As I’ve grown, I’ve learned coping strategies. I no longer freak out, although if tested enough I certainly could.

Here are my top strategies. Feel free to borrow any or all.

1. Deep breaths: I do a lot of belly breaths, not counting the ones I do when I’m walking uphill. I deep breathe when I have to be around a lot of people. I deep breathe when I am entering a situation where I can’t control the outcome. I’m doing it right now because I really should stop writing as I have other things to do, but I’m on a roll.

2. Avoidance: I don’t do stuff that freaks me out. You will never find me tied to a bungy cord, hand gliding or jumping out of an airplane. Sensible, I think. I avoid crowds and generally anywhere where there will be a lot of people gathered. And you will also never see me with a library book in my hands. I can’t look at a library book without seeing every scenario that would include someone I don’t know touching that book while doing something unseemly and most certainly unsanitary. Thank God for E-books. Best. Invention. Ever.

On a side note, when the pandemic started and there were shutdowns and everyone had to stay at home, I was relieved. Finally, I had a reason to stay home without feeling guilty. No appointments, meetings, dinners etc., just me, myself, and I, puttering around the house, doing all of the things that I love to do, with no guilt. My husband started to work from home at this time too, but he’s very quiet, working away in his office, and I no longer have to worry about him driving to and from the city in bad weather. It’s a win-win. After talking to several other people who also live with anxiety, I think this was a pretty common phenomenon. Guilt-free avoidance.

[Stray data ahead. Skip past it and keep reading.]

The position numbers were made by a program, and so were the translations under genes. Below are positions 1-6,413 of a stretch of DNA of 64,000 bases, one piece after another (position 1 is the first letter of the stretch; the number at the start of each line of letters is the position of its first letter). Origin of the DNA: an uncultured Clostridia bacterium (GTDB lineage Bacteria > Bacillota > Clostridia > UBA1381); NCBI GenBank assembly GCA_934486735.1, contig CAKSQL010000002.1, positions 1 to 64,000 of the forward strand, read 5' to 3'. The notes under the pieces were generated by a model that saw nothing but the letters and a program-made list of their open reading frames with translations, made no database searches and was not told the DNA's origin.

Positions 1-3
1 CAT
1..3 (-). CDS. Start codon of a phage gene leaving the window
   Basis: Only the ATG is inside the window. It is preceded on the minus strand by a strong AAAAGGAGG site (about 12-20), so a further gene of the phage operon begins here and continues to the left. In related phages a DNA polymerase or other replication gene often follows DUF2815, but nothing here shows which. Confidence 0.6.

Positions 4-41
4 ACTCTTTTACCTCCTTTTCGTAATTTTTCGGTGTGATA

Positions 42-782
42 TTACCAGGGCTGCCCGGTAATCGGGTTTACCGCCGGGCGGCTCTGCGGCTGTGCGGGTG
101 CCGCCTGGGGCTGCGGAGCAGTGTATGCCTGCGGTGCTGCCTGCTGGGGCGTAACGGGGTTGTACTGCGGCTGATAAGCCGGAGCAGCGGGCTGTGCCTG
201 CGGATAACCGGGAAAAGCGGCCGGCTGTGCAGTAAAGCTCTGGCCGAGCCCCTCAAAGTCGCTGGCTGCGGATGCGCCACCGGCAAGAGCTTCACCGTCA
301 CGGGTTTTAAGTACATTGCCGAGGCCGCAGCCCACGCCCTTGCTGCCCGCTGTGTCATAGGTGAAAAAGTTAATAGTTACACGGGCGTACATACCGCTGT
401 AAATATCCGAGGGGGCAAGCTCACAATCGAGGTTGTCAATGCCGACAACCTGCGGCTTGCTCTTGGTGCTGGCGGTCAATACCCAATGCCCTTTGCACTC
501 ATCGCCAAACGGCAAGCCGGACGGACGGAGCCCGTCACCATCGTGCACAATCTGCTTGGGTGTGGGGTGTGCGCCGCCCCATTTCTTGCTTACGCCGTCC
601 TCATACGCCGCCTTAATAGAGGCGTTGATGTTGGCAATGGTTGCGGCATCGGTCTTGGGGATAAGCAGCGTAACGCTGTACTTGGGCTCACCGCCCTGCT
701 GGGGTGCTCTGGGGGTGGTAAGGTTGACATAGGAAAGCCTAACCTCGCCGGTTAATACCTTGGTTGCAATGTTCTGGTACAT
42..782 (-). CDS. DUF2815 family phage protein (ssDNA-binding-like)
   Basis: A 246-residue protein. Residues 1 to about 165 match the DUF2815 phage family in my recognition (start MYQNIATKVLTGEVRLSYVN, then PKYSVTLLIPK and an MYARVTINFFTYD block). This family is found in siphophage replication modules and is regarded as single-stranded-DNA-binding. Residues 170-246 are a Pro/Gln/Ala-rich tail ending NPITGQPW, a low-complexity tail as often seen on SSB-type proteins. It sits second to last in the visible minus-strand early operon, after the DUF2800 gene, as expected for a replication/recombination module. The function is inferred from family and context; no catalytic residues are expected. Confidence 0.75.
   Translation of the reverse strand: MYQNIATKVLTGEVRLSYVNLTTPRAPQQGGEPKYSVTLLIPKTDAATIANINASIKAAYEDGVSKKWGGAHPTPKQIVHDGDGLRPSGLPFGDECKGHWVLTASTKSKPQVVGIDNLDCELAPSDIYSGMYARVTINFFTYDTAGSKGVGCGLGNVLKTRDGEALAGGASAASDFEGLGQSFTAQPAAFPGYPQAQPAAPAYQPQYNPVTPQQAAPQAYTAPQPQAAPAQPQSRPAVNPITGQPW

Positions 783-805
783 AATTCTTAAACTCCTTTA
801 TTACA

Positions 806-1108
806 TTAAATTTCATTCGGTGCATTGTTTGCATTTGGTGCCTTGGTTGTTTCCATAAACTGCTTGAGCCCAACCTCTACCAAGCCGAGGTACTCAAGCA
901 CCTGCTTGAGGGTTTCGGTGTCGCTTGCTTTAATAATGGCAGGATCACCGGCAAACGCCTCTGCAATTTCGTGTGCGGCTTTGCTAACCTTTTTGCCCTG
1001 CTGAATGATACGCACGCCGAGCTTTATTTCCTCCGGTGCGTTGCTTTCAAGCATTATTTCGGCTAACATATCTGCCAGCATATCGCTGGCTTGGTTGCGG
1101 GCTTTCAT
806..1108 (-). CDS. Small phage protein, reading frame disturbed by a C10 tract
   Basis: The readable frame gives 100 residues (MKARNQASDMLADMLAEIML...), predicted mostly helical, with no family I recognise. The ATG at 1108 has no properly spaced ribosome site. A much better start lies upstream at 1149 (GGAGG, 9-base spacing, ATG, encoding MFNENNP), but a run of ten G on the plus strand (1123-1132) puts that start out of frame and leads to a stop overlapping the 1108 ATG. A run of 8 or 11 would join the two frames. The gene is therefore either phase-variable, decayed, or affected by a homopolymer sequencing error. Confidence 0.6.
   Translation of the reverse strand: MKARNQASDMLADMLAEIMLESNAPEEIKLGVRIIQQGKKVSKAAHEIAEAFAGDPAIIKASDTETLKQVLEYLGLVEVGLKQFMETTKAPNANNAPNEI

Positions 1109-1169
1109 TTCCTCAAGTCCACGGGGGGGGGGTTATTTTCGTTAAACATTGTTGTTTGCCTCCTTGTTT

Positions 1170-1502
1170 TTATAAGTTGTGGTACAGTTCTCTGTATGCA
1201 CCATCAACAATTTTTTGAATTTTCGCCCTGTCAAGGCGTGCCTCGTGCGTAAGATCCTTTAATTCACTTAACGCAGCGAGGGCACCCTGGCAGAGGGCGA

3. Control what I can: I live in a very calm, quiet house. During the day, there is no TV or radio broadcasting. My husband has headphones that attach to the TV so he can watch and listen as much as he wants without me having to listen to it too. Funnily enough, he bought the headphones for me because he swears that I’m deaf and I have the volume too loud on the TV when I watch it in the evenings, but I can count on one hand how many times I’ve used them. He, on the other hand, is on his second set.